Redress scheme opens for women who had ovaries removed

Some 35 women expected to receive compensation of up to €100,000

Obstetrician Michael Neary was struck off the medical register in 2003 for carrying out an excessive number of hysterectomies at Our Lady of Lourdes Hospital in Drogheda. Photograph: David Sleator.

Obstetrician Michael Neary was struck off the medical register in 2003 for carrying out an excessive number of hysterectomies at Our Lady of Lourdes Hospital in Drogheda. Photograph: David Sleator.

Mon, Nov 11, 2013, 07:45

Applications to a new scheme for women who had their ovaries removed unnecessarily at a Drogheda hospital will be open to applications from tomorrow.

The new scheme is aimed at women who were excluded from the original Lourdes Hospital Redress Scheme, set up to compensate patients of former obstetrician Michael Neary. The women underwent unnecessary surgery to have their wombs and/or ovaries removed.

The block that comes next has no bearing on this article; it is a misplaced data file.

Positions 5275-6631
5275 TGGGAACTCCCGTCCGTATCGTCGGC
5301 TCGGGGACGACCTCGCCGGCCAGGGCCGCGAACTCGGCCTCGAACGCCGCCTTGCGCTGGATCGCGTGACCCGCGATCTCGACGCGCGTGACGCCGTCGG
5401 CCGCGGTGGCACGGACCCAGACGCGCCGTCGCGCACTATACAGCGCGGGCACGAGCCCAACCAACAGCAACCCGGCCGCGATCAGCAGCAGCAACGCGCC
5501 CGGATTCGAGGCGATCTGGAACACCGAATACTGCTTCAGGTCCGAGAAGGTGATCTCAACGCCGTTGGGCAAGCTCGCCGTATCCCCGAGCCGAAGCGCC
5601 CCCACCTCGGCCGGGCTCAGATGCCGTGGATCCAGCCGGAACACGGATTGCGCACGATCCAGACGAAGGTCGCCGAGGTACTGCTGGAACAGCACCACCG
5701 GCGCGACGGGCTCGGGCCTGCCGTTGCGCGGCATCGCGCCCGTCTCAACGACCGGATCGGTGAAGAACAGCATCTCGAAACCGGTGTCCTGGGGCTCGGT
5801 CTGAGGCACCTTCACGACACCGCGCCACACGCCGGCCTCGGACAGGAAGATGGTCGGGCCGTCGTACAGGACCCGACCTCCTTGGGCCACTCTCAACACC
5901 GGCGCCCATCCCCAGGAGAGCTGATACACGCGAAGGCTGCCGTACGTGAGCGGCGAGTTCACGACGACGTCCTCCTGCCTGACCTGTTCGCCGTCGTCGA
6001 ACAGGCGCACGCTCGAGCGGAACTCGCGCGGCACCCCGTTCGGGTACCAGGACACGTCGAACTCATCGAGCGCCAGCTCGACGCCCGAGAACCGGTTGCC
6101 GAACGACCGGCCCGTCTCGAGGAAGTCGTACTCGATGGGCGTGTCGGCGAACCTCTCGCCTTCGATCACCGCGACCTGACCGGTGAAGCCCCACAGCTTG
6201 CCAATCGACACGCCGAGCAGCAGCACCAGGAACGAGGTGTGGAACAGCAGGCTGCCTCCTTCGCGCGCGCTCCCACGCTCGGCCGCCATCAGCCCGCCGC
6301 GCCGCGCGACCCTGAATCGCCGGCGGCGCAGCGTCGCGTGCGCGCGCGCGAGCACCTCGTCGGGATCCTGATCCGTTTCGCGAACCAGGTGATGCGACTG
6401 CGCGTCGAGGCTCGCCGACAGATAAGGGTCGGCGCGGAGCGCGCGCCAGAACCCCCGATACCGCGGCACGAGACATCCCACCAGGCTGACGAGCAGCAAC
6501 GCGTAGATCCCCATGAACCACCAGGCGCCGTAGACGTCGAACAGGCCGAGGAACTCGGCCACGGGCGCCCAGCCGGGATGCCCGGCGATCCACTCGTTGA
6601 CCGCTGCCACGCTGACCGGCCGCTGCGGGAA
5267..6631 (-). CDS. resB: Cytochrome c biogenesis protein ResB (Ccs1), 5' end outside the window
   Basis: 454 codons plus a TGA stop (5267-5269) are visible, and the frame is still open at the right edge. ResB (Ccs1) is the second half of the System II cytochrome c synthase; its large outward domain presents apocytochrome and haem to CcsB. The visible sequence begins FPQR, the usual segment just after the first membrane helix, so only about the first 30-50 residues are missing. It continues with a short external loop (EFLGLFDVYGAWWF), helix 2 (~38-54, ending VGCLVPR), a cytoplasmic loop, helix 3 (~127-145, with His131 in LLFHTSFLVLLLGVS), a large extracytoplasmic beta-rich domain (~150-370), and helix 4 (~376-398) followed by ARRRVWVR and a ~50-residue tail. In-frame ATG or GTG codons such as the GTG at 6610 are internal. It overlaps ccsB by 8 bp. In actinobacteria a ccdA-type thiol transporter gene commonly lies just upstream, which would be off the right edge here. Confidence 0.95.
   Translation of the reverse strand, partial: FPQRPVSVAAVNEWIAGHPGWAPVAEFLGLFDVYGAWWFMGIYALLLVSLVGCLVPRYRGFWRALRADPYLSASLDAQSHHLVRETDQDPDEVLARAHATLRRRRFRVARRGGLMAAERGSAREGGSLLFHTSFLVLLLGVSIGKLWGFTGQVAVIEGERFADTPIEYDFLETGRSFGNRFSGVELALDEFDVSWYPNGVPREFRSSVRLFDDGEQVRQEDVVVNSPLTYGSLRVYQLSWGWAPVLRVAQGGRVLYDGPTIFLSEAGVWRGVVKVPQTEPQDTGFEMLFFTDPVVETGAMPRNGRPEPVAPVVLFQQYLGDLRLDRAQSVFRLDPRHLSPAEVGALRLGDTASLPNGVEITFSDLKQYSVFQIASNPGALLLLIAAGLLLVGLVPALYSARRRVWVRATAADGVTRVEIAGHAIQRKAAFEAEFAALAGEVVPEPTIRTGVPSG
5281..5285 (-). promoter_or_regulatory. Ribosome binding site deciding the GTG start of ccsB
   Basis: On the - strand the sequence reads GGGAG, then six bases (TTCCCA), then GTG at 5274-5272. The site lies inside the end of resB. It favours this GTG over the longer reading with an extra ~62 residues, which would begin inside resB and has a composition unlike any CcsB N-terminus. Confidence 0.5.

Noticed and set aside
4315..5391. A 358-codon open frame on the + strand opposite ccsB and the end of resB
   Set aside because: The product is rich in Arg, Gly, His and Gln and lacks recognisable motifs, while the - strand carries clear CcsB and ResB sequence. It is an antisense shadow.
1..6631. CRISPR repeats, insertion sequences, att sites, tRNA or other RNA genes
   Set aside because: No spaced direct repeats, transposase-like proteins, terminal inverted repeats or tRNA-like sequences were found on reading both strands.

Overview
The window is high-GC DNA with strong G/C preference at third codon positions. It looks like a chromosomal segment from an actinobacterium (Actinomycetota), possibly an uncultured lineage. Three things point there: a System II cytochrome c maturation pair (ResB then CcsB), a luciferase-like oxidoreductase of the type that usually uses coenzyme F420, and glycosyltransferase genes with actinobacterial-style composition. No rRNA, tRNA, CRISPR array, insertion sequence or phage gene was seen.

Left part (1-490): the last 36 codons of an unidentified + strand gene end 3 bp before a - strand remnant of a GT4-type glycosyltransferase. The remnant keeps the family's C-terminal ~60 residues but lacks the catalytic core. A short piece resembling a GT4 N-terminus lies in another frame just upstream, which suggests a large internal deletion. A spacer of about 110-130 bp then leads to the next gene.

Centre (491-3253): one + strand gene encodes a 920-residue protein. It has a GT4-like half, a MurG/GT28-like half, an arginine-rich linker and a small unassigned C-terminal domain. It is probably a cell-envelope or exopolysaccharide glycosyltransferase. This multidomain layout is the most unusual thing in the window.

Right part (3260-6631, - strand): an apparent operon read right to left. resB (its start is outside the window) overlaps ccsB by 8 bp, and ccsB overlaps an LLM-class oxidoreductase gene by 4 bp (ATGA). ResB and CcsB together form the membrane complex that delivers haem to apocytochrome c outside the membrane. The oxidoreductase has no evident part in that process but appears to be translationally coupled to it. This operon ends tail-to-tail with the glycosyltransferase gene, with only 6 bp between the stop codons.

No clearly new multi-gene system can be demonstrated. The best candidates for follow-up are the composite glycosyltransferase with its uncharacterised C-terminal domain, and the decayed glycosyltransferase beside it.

The 2007 scheme had excluded 35 women who either had both ovaries or a remaining single functioning ovary removed unnecessarily, rendering them immediately menopausal.


Struck off
Successful applicants will be given awards of between €60,000 and €100,000 each.

Neary was struck off the medical register in 2003 for carrying out an excessive number of hysterectomies at Our Lady of Lourdes Hospital in Drogheda. An inquiry into his activities was chaired by Judge Maureen Harding Clark and its report was published in 2006.

Sheila O’Connor of Patient Focus welcomed the opening of the scheme.

“At this stage we are just very relieved and really pleased that it has come to this. It is the end of a long process of trying to persuade successive governments that these women deserve to be looked after as well.”

Minister for Health James Reilly announced in July that the new scheme would go ahead. He said he was conscious of the distress that had been caused to the 35 women by virtue of the unnecessary operation and through their exclusion from the original scheme.